When the people of the Wari Empire (predecessors of the Inca) abandoned the southern Andes around 1100 CE, they made sure nobody else could enjoy their former home by destroyed the brewery that, for 400 years, had provided for lavish festivals held at the provincial center of Cerro Baúl.
“They intentionally and deliberately destroyed the site so that it couldn’t be used by successor societies when they left,” Field Museum Associate Curator & Professor of Anthropology Ryan Williams told Ars Technica.
“The brewery itself was burned down at the end, and a great feast accompanied that burning, in which the special ceramic vessels from which the local lords would have been served were smashed into the burning flames.”
The smashed pots that were left behind, however, contained clues to the ancient beer recipe that once held an empire together.
Lasers and broken pottery
The fermented drink called is still an important part of social life in the Andes, but a thousand years ago, it lubricated the very machinery of empire. Feasts at provincial centers like Cerro Baúl helped the Wari hold together an empire that spanned over 1,300km (808 mils) along the Andes Mountains. Members of the social and political elite from neighboring provinces (and, according to the different styles of some of the ceremonial drinking mugs at Cerro Baúl, sometimes from far away, too) converged on the mountaintop settlement to bring tribute to the imperial government, feast on llama and seafood, and drink chicha.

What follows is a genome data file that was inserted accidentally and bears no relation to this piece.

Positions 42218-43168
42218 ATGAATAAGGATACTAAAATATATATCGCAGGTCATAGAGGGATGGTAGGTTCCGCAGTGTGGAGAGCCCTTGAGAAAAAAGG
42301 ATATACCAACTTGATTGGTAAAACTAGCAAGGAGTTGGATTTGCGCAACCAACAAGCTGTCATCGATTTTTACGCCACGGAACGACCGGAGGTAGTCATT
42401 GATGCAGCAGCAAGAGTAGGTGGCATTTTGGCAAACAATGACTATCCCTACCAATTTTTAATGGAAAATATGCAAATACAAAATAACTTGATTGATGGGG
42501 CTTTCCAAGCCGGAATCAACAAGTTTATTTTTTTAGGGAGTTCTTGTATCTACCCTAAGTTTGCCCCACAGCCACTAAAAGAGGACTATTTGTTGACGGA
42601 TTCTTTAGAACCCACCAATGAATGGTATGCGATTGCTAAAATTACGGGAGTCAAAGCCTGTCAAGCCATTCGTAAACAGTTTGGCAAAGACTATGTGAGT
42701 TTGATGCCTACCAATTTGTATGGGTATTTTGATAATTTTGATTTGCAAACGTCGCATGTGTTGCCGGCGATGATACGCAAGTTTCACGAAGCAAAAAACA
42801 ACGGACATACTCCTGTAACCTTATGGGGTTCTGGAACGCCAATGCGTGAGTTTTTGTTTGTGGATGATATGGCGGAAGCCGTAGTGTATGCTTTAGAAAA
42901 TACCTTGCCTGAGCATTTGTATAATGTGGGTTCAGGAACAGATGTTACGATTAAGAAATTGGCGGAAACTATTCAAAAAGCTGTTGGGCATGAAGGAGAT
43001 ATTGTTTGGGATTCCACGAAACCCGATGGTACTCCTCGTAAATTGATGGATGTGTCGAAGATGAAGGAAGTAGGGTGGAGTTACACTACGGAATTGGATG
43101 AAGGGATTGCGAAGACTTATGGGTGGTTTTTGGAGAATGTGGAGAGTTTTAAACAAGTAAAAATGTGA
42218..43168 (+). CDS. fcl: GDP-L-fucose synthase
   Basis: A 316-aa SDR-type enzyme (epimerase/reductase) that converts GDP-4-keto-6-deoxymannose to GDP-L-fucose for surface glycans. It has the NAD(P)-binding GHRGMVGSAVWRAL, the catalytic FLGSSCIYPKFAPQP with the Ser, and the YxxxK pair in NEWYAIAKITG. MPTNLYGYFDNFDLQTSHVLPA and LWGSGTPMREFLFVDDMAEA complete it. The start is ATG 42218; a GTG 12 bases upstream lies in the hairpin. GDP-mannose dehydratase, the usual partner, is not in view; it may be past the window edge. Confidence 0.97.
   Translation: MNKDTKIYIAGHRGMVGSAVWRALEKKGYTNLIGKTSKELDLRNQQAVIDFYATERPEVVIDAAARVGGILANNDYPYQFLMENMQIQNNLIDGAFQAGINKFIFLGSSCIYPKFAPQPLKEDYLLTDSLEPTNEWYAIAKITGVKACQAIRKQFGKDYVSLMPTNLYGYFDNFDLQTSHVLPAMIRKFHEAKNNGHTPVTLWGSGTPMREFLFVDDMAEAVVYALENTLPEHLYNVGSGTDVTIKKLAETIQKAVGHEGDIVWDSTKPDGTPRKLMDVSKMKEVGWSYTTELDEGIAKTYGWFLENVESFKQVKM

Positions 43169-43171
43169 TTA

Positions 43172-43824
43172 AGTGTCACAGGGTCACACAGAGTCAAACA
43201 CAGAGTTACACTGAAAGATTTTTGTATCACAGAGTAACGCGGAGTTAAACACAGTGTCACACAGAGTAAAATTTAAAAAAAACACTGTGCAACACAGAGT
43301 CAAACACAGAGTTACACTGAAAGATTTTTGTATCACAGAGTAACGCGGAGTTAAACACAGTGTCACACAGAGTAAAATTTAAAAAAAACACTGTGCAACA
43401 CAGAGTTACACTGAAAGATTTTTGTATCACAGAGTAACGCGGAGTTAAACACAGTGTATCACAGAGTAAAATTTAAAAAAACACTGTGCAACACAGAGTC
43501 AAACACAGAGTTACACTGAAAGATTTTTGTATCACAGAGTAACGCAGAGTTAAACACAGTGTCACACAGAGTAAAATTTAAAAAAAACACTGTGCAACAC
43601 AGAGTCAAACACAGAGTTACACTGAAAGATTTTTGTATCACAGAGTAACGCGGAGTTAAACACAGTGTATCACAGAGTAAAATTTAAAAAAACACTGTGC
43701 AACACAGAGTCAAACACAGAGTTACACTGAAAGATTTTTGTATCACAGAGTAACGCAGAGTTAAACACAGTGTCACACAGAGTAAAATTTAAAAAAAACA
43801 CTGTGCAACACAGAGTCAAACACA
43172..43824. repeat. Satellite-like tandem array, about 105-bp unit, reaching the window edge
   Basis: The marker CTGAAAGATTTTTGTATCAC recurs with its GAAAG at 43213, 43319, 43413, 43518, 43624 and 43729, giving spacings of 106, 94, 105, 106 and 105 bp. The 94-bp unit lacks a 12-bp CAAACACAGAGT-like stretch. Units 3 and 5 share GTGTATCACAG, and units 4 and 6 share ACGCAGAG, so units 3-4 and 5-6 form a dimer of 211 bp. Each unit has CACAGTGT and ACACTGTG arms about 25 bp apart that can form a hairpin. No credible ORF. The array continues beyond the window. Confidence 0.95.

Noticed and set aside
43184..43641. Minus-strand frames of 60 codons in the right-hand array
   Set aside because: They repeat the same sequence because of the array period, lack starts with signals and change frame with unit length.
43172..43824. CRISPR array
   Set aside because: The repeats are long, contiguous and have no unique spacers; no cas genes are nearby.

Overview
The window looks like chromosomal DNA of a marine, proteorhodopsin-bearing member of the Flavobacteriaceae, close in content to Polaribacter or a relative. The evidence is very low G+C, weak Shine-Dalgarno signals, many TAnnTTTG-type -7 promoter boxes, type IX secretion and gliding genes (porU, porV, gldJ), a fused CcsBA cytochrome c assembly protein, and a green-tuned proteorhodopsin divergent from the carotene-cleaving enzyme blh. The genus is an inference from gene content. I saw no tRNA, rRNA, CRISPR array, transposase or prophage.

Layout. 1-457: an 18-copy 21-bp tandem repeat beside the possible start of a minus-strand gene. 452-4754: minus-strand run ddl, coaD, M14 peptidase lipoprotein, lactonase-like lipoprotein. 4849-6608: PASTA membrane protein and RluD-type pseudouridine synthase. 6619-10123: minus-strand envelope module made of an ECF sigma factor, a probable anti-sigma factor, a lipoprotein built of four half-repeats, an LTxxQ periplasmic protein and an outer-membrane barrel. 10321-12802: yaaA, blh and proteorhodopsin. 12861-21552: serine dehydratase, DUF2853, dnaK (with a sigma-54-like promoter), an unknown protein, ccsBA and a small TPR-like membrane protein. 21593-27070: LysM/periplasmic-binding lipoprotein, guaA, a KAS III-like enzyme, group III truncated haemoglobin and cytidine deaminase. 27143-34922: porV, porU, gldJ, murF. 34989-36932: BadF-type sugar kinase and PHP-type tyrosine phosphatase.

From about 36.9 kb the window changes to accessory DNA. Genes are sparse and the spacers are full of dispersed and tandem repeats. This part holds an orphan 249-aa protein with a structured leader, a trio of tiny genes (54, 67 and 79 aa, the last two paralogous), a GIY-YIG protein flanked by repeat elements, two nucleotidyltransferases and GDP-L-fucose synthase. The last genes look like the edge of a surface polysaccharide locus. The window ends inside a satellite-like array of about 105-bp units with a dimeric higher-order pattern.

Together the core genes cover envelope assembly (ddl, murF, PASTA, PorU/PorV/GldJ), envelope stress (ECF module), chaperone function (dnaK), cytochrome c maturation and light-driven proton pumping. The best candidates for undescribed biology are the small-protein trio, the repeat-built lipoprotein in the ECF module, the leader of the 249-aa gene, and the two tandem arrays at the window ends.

The drinking wasn’t just a social lubricant: drinking toasts to visitors and deities was an important part of the ritual. Williams, University of North Carolina Greensboro Associate Professor of Anthropology Donna Nash, and their colleagues say they hope to better understand the big picture of how the Wari maintained unity across an empire linked only by pedestrian traffic across the mountains.
One piece of that puzzle, Prof. Williams told Ars, is the small-scale process of making chicha for state feasts. To understand it, the archaeologists analyzed broken pots from Cerro Baúl’s brewery using used laser ablation mass spectrometry (proper scientific jargon for very carefully shooting the potsherds with lasers and measuring what pops loose). “The laser drills a very small—almost invisible to the naked eye—hole in the ceramic vessel, which creates a small dust, and it’s carried on this aerosol into a mass spectrometer,” explained Williams.